In effort to help those who are still looking for a way to securely connect their workforce from home, we are offering our SOC2 secure remote solution at no cost — please send us a message so we can extend our support.
The year 2020 has already been eventful – too eventful for many of us. As if there weren’t enough worries in the world, we’re all in the midst of dealing with a global pandemic, COVID-19. However, if there’s a silver lining, it’s that when society is faced with the worst, we have seen communities come together, offering help to their neighbors and taking action to ensure their families are safe.
At Xamin, we are working to help our friends, clients, partners and colleagues during these challenging times. The remote workforce, both domestically and globally, has expanded exponentially over the past few weeks.
While many have prepared for scenarios such as this through business continuity planning and disaster recovery testing, others are struggling with enacting plans to scale-up their remote work infrastructure to handle the influx of users requiring this connectivity.
As more and more users connect to their systems remotely, the attack surface for potential bad actors and malicious software continues to expand. To ensure your IT staff and remote workforce can help mitigate risk, we recommend following these tips and suggestions:
1. Heighten Awareness and Education for Employees on the Increased Potential for Phishing and Ransomware Attacks
An unfortunate reality of the world we live in is bad actors weaponize the public’s fear to gain access to an organization’s network resources. This is especially true during the current COVID-19 pandemic as emails with malicious attachments and links to fraudulent websites are being sent in large volumes.
Some of these phishing attempts try to trick employees into donating to charities or causes benefiting the people affected by the pandemic. Be cautious when receiving emails related to COVID-19 in the subject line, in an attachment or through a hyperlink.
2. Audit All Current Virtual Private Network (VPN), or Remote Access Method, Infrastructures and Accounts
Review the current VPN infrastructure to ensure firewalls and appliances have updated firmware and any remote desktop or Citrix servers are fully patched. Remote access accounts should be reviewed, confirming only users who need access have it and users are provided least privilege access to network resources.
Audit logging should also be enabled for all remote access solutions. It’s critical the remote access solution appliances and software are fully patched and updated as the dangers of distributed denial-of-service (DDoS) attacks and others like it increase due to the large growth of remote users.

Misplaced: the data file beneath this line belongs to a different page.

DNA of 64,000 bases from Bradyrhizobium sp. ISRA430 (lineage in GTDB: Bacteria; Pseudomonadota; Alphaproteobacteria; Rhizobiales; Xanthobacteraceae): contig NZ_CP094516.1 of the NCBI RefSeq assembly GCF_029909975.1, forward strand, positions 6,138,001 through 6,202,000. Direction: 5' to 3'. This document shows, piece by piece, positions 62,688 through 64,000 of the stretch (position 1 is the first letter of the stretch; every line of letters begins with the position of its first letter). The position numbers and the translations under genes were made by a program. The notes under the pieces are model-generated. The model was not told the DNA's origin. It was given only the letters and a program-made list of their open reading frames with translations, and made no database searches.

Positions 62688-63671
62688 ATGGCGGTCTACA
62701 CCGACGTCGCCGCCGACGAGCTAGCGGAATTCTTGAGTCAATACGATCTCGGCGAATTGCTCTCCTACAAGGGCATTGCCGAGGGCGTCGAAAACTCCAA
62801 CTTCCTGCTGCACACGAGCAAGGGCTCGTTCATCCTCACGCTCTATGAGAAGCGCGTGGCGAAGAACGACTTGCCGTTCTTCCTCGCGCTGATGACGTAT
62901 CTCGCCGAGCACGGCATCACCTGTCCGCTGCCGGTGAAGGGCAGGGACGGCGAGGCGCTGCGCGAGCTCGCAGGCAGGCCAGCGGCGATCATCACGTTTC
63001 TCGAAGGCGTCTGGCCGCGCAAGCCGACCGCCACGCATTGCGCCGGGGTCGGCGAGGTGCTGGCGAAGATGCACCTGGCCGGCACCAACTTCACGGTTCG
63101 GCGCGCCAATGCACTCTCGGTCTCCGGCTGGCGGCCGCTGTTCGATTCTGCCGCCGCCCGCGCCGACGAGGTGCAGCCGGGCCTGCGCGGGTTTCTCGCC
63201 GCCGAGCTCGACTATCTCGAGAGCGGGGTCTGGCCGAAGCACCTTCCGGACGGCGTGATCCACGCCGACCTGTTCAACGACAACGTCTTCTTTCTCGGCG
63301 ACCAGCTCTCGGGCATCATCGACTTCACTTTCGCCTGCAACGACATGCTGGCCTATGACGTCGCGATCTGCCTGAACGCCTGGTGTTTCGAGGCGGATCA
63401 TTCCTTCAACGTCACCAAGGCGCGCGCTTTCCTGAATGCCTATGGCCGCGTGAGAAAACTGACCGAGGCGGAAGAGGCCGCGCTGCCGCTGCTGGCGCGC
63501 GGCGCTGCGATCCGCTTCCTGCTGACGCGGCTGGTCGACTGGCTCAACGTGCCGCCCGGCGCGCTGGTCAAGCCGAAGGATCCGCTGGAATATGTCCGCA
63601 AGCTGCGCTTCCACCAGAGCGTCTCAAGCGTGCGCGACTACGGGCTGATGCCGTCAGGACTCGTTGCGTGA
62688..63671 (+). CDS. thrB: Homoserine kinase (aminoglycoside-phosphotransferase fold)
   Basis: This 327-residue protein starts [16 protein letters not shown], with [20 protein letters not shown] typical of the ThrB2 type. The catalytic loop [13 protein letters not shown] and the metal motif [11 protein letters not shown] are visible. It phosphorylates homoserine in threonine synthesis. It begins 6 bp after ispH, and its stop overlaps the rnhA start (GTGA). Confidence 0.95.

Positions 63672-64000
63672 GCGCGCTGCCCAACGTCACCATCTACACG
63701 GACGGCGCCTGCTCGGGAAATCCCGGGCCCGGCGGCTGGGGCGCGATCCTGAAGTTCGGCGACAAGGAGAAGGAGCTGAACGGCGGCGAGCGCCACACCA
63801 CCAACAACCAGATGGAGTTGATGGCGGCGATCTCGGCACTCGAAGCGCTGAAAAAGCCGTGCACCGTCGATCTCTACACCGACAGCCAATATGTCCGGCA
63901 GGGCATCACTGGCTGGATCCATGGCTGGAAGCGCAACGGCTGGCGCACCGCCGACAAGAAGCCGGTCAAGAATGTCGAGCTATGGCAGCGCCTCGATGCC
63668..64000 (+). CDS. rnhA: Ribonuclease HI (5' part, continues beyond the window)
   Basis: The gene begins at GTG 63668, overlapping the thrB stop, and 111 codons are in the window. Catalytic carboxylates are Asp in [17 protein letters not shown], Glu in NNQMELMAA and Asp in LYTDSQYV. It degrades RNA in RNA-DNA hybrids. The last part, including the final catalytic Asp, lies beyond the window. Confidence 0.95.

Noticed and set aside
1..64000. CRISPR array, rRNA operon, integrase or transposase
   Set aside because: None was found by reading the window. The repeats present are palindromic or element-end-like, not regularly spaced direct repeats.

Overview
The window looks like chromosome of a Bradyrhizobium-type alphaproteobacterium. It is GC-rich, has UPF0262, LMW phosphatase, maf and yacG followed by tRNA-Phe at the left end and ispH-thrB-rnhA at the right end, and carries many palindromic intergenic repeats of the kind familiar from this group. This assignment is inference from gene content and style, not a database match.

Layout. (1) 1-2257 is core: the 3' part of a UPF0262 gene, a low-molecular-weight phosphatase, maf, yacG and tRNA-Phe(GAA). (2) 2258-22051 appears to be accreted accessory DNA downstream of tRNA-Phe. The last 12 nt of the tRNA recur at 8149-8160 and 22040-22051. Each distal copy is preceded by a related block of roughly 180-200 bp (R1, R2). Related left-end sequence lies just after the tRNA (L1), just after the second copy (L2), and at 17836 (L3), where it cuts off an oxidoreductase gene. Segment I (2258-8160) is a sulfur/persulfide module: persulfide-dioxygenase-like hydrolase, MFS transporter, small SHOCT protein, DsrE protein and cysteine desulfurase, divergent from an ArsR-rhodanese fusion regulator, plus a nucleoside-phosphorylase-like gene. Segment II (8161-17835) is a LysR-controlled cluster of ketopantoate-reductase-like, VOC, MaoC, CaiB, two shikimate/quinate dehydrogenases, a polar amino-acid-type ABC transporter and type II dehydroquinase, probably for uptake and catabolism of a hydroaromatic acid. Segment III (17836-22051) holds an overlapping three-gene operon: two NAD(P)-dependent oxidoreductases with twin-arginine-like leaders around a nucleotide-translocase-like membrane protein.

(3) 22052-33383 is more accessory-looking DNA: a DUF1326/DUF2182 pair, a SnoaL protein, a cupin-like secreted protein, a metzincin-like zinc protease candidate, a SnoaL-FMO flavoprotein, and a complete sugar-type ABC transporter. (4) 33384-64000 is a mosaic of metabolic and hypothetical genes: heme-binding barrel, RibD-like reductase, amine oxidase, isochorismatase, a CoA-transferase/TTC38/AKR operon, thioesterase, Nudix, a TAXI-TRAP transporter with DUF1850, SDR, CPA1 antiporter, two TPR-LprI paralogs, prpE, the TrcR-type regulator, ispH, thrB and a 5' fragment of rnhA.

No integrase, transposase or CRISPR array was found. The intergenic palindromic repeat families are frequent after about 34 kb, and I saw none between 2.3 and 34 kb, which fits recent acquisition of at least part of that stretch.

3. Enable Multifactor Authentication for Any Services or Applications That Allow It
If multifactor authentication (MFA) isn’t already enabled for cloud or SaaS services, now is the time to do so. Hosted exchange services through cloud providers such as Microsoft’s Office 365 are very common.
Enabling this functionality in the cloud and for any other software that’s accessible outside of the network, should be a priority. If time permits, adding MFA to the primary remote access tool, such as VPN or Citrix VDI, should also be protected by a dual-factor authentication solution such as RSA or DUO.
4. Ensure Company-Owned Systems Accessing the Network Are Patched
Making sure any company-owned systems being provided to staff for remote access are completely updated with any operating system and security patches. This also applies to antivirus and antimalware software, ensuing they have the latest application and definition updates.
5. Enable the Local Firewall on Workstations and Laptops
Some internal policies will disable the local Windows firewall on company workstations and laptops. Before these laptops leave the facility, be sure to update the local policy on these machines to enable the firewall.
6. Ensure Home Networks Are Secured with Encryption and Strong Passwords
While businesses and their IT partners won’t be able to enforce network policies outside of their facilities, organizations should recommend that employees check their home wireless networks for a strong password. If they are using wireless routers provided by their local internet provider, the employee should update their network password to a strong password than the default.
7. Ensure Home Network Devices and Personal Computers Connected to the Home Network Are Patched
Another recommendation for staff is to update their home router with any available firmware. These firmware updates patch potential security holes and help keep the home network protected. Since employees will most likely have other devices connected to their home network, companies should also recommend operating system updates to these devices.
While this sudden transition to a primarily remote workforce can make any business uneasy, being prepared is a good start to securing your remote workforce. These tips and recommendations can help alleviate some of the concerns of many highly regulated and reputation sensitive companies.
Xamin understands the struggles many of you are going through and we’d also like to offer some technical assistance. If your organization is struggling to find or deploy a secure remote access solution in a timely manner, we’re currently offering a secure solution at no cost — please connect with us to learn more about how may be able to help!